Back in June, the lovely Matt Gibson took Vik and me for a roadtrip, to explore various sources of the Avon – Wor Well, where the Tetbury Avon starts; Joyce’s Pool, where the Sherston branch of the Avon sometimes begins; to see a long barrow; and around Malmsbury, where the two branches meet. It was a lovely day, and I have photos, a sound and some thoughts.
Here’s the map of where we went:
and I have a flickr album of all the photos from the day, but I’ll have specific albums below too. As always, mouse over the first photo to start the slideshows…
So we started at Tetbury, at Wor Well, the official source of the Avon according to my OS maps. This was before the summer heatwave had really started, but we could still see how low the water levels were, because it was a dry winter and spring to start with. I imagine that usually the pipe where the spring comes out is usually underwater, so it’s a pool – and I’m having to re-evaluate my ideas about wells, recently, because I think of them as a place where people dug down to water, and walled it in, but a lot of them started as places water just pooled out of the ground, like this one. It was very manicured countryside, with a new estate of houses at the top of the road, and polite sheep baaing around us, but you know I was still having thrills! Here are some photos:
and here’s the sound of the Well:
A stream flowed out of the pool, a miniature stream that was visible because of the wildflowers growing in and around it. We walked down the very well-kept footpath, past a field of llamas (!) to where the tiny stream – the same Avon that runs through Bristol!! – met another tiny stream in a field of sheep, and went west. We turned east to find another starting point up the disused railway path – in wetter years, this would have been a pool and a stream, but it was a dry stream-bed and a damp dip in a field:
We walked back and drove off for breakfast in very scenic Tetbury, learned about the Tetbury Feofees, and drove off to find the second source.
Joyce’s Pool is a pond outside Didmarton, which is a seasonal starting point of the Sherston Avon – and unsurprisingly the streams that lead into it, and sometimes lead out over the fields to start the journey to the Bristol Channel, were bone dry. It was a lovely pool though, fun to explore.
Our next stop was the Giant’s Cave long barrow, a Neolithic burial site overlooking one of the streams that starts in the Badminton Estate and joins the Sherston Avon. Looking for rivers in the summer is more about spotting the tiny changes in the land, and the places that the plants change, than it is about seeing water.
The Barrow was clearly visible, but in a field that wasn’t welcoming, so Matt and Vik didn’t fancy hopping the fence and shouldering through nettles and horses, so we just looked at it from the road. Then onwards!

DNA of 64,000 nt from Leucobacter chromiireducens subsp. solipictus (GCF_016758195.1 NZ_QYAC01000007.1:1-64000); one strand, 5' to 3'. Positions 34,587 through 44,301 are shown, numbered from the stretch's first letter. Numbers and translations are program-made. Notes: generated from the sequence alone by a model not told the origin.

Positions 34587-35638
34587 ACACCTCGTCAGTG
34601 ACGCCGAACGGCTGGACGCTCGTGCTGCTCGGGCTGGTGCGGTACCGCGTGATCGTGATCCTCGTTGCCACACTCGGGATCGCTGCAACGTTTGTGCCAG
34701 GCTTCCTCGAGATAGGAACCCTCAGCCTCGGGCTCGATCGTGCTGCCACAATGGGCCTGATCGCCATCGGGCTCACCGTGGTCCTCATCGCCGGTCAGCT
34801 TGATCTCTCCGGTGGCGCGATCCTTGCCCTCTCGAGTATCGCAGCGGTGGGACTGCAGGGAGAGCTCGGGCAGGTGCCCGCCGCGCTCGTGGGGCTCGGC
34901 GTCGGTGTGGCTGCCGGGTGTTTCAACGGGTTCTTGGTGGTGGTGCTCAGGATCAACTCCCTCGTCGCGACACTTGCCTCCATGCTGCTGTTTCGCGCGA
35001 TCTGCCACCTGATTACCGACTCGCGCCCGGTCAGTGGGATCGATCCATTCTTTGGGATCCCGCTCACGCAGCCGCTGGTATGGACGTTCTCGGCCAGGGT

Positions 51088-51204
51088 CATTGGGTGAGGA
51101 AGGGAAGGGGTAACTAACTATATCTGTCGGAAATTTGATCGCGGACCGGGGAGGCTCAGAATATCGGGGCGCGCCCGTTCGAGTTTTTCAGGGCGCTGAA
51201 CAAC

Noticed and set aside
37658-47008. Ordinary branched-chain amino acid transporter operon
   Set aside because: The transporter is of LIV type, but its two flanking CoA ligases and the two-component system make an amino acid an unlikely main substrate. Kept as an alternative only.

Our last stop was Malmesbury, where the two parts of the Avon meet. This town has such a long, interesting history, and we started out in the ancient part, visiting the Abbey, then went down to the Tetbury branch, which was so different to the tiny stream we’d started on. It was interesting to me, to see all the signs that the Avon had been “industrialised”, with weirs and mill races and mill ponds – except I’m used to the rivers in the North of England, where they’re surrounded by the Victorian-industrial red brick mill buildings. In Malmesbury, those buildings are either gone, or never existed – I think it might have been more water-mills than the huge woollen mills along the Aire, for example.
We walked through some great spaces – a woodland kept by the Malmesbury River Valleys Trust, with nice paths and carvings.
It was all dappled light, and then we were out into fields, between the river and the mill race, in the summer sun – and around some more mill races.
I’d thought it might be a long shot that we could see the Avons join, but it turned out it happens behind this garage:
I should have knocked on doors and asked if I could go into the garden and take photos, but Vik and Matt were not keen, so we headed back along the Sherston branch.
This passed under a large bridge under the only big mill. We walked along through fields, and passed different grounds of kids (and some parents) swimming in deep parts of the river and in the old mill pond. I was SO jealous!
We walked back up to the town, past some fantastic water lilies, and ended up drinking milkshakes and eating cakes before heading home. I loved that day! Ever since then I’ve been wondering how many days it would take to walk the full length of the Avon, from one of the starts, to the Severn… I think this has to be done…